How much does IBM love Apache Spark? Enough to make it part of Bluemix -- and enrich it with its own contributions.
These aren't any old contributions: Among them is an IBM invention designed that makes it easy to deploy machine-learning algorithms across Spark clusters.
Work smarter, not harder
This contribution to Spark, known as IBM SystemML, was originally outlined in a 2011 paper. In it, IBM researchers described the creation of a high-level language, akin to the R language for statistics and data analysis, for authoring machine learning algorithms that could run easily at scale. Those algorithms are then "compiled and optimized into a set of MapReduce jobs that can run on a cluster of machines," according to the IBM paper.
But since 2011, MapReduce has gradually taken a backseat to the more efficient YARN processing methodology. Plus, Spark has grown in importance and utility, due in part to YARN. In the light of that, it's wise for SystemML to look beyond MapReduce and become Spark-centric -- precisely what IBM has in mind here.
IBM is still vague on how it plans to accomplish this. Its press release notes that it will be working jointly with Databricks, one of the major commercial contributors to the Spark project, "to advance Spark's machine learning capabilities." Most likely this will involve IBM submitting SystemML-related patches for Spark to Databricks, and collaborating with them on the implementation.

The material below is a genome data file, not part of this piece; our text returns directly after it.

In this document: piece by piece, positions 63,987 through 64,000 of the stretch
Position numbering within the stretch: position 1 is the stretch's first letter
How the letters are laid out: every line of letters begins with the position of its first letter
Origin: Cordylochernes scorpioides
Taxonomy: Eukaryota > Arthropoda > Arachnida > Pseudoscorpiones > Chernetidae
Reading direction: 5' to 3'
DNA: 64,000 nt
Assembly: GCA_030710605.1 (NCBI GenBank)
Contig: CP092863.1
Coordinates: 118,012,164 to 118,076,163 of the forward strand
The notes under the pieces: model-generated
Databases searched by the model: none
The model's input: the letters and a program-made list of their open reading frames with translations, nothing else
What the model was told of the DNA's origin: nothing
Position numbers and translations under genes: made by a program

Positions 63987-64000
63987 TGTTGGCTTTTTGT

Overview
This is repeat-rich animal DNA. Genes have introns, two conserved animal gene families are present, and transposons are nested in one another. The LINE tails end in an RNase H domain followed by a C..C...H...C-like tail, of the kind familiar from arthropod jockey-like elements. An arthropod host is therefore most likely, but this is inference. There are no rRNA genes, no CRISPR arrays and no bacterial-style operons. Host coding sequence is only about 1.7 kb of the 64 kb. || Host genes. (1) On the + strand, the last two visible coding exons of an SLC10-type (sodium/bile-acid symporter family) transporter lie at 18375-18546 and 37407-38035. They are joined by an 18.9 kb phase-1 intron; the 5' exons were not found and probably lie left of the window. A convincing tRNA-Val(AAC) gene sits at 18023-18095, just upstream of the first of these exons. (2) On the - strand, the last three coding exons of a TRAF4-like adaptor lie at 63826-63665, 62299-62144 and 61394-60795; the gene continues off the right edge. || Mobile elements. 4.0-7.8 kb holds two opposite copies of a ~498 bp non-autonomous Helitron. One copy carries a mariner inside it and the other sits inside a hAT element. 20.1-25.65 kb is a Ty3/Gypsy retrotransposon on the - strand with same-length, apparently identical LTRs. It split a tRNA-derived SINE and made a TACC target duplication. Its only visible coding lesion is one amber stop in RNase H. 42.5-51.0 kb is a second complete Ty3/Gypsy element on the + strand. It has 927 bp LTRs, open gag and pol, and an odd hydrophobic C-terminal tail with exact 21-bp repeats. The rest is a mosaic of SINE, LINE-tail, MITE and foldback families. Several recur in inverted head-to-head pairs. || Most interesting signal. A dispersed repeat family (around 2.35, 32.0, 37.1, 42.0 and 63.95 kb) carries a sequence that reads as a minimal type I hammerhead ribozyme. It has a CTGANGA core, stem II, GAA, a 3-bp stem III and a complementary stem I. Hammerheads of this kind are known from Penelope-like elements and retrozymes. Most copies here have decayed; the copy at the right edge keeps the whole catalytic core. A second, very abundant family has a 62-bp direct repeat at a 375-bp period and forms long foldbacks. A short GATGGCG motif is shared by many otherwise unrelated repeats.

A big blue Spark
IBM's other major Spark project is more predictable, but might be more immediately useful: Adding Spark processing as an IBM Bluemix service.
The details are still sketchy, though. In its press release, IBM describes Spark as a service on Bluemix as "[making] it possible for any app developer to quickly load data, model it, and derive the predictive artifact to use in their app."
If Spark on Bluemix follows the same model as IBM's previous as-a-service offerings, it will likely involve connecting a Spark-as-a-service instance to data stored in one of the existing Bluemix data management or big data offerings. Among the latter is BigInsights for Hadoop, IBM's version of Hadoop in Bluemix.
Most intriguing will be IBM's decision to keep Spark as its own independent service that can be freely coupled to items in the Bluemix catalog -- or to components in a private cloud by way of IBM's hybrid cloud solutions. The easy answer would be to rev BigInsights and add Spark, but IBM would be better served by expanding its ambitions and making Spark an ingredient that can be reused in multiple contexts.